Advanced CDM Training Workshop:

A multi-day workshop was conducted to elevate the customers understanding of CDM and the technically advanced measurement techniques.   Ultimately, the customer must   be able to fully understand CDM, both mitigation techniques and the measurement techniques.  ESD practioners often do not understand CDM and there are very few opportunities within the industry to be educated on the subject.    DA has the advantage of over 30 years experience with CDM in AT&T/Lucent manufacturing and Bell Labs R & D since it's development in 1974 by Tom Speakman, a good friend and AT&T colleague.  

EPM Performance BenchmarkingT and ESD Quality Metrics:

Throughout this process DA ESD Quality Metrics were used to track the improvements.( See figures 3; 4; 5; 6; & 7)   EPM Performance BenchmarkingT and meaningful quality metrics are an organizational manufacturing necessity.   This enables management to set measurable goals and objectives and to efficiently monitor progress.  

DA benchmarking is a tool that was developed over twenty five years ago and has been refined every year since.   It is now an accurate means of quantifying the performance of an ESD program and it correlates directly to personnel compliance with ESD procedures.  It has been successfully applied to hundreds of ESD programs and invariably producing robust long term program stability.    Even when conducted over the phone, the EPM Performance BenchmarkingT accurately (90%) reflects compliance to procedure and the corresponding yield improvements.

Each bar in Figure 3 represents the Benchmarking score of a single manufacturing location.  As noted, the MR Head company in this case study improved from a score of 36% to 94% in one year and realized a corresponding yield improvement.  CM (Contract Manufacturing) sites generally score in the lower end of the continuum but there are exceptions.   This data is also represented in Figure 4.   Note that a program can be optimized and, thus, avoid overkill with unnecessary and expensive solutions.


Figure 3:  Industry EPM Performance BenchmarkingT

Figure 4:  Industry EPM Performance BenchmarkingT

Figure 5:  EPM Performance MetricsT

A summary of the strengths and weaknesses of the ESD program are reflected in Figure 5 as well as the progress over one year.  These indexes are derived from the EPM Benchmarking survey and are indicators of the relative strengths of various elements of the ESD program.  The indexes shown indicate room for improvement to varying degrees.  For instance, there is room for considerable enhancements to the New Product Introduction process.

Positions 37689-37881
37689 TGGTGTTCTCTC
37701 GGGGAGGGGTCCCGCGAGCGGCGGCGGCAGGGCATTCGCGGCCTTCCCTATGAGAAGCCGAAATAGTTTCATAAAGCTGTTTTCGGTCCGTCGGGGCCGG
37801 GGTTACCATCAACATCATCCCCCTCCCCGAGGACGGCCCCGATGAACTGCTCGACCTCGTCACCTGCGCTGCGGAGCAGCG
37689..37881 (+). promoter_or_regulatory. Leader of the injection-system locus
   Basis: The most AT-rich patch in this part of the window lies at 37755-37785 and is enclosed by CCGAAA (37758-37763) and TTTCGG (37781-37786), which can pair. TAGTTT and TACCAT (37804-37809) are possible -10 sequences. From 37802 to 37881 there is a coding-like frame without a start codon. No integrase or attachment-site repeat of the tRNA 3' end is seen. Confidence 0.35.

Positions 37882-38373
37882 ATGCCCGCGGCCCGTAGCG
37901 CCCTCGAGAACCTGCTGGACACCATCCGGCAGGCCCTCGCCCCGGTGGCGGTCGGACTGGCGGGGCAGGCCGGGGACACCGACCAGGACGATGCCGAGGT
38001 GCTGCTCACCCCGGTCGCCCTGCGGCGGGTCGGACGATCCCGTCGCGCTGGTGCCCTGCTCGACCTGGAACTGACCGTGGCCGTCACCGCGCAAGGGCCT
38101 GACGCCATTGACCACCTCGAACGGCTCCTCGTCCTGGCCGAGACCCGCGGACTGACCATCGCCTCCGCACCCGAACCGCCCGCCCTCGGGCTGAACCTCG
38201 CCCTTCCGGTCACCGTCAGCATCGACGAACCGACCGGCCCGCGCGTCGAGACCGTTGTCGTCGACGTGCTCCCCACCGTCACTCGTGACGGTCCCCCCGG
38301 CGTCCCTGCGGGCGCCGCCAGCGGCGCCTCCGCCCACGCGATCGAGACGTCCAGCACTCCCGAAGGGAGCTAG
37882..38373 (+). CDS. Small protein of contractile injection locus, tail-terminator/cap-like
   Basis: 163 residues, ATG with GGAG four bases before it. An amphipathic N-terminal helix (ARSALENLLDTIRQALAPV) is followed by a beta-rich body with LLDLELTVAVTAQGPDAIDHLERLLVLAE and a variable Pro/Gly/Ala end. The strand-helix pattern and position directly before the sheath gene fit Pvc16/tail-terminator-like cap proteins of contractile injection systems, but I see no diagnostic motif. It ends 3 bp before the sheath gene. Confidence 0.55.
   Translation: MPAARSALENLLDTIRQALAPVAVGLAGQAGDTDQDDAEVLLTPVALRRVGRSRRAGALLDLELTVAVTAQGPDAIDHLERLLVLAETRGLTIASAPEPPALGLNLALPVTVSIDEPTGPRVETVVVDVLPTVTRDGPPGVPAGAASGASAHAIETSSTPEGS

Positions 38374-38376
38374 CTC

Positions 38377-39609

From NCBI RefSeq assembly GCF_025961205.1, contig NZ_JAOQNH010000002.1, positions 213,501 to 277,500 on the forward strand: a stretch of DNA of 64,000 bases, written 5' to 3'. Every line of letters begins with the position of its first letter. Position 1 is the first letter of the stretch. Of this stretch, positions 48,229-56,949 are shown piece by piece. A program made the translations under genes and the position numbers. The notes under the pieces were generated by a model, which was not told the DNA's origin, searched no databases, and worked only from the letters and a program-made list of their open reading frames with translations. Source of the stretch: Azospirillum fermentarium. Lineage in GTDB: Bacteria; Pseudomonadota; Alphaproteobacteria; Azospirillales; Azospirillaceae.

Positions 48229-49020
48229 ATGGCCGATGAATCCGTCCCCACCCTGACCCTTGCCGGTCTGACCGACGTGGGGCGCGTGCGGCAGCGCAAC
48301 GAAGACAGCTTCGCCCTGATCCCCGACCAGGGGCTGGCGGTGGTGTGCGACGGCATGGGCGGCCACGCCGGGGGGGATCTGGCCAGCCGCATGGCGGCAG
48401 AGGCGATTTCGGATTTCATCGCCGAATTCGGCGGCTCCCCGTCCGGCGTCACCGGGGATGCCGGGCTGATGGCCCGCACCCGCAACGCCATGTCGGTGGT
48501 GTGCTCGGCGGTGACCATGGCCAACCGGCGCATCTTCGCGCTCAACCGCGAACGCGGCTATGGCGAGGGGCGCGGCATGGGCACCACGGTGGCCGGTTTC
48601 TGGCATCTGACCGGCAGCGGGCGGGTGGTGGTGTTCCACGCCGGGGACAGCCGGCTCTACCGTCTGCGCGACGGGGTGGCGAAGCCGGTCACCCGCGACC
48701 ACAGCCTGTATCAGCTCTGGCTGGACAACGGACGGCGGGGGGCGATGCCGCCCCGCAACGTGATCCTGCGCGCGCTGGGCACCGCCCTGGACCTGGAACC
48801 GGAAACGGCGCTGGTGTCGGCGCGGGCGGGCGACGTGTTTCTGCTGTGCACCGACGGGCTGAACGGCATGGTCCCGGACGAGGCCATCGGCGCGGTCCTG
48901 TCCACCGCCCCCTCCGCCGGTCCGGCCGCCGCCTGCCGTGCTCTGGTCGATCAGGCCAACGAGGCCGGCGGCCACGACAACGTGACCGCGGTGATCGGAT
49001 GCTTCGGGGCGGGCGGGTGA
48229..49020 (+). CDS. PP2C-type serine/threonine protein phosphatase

Auditing is one of the more critical elements of program management and has become one of their strengths.  The data derived from sound auditing plans can be highly effective in the early identification and prioritization of process deviations.  This data can also be used to effectively leverage limited resources and time to achieve better Class 0 compliance.

Below are two EPM improvement roadmaps (figure 6 and 7) that highlight an effective tracking strategy for program enhancement.  Figure 6 is the EPM Performance BenchmarkingT and is a reflection of the ESD Quality System improvements.  The blue line is the projected roadmap and the red line is the actual performance that has been validated by DA.   Figure 7 is the closure timeline for the recommendations in the associated Technical Assessment.   


Figure 6:  EPM Performance MetricsT

Figure 7:  EPM Performance MetricsT



The challenges presented by Class 0 ESD sensitivities are immense but manageable.  It is essential, however, to apply sound CDM mitigation techniques to control voltages on the product as well as with the surface resistance of materials that contact the conductive elements of the ESDS product.   It is essential for CDM and HBM counter measures to be executed flawlessly.   ESD Quality Metrics and ESD event detectors have become a critical element of ESD programs.   If you can not measure a manufacturing process you do not have a process!   With the process outlined here, you can successfully produce Class 0 products with very high yields.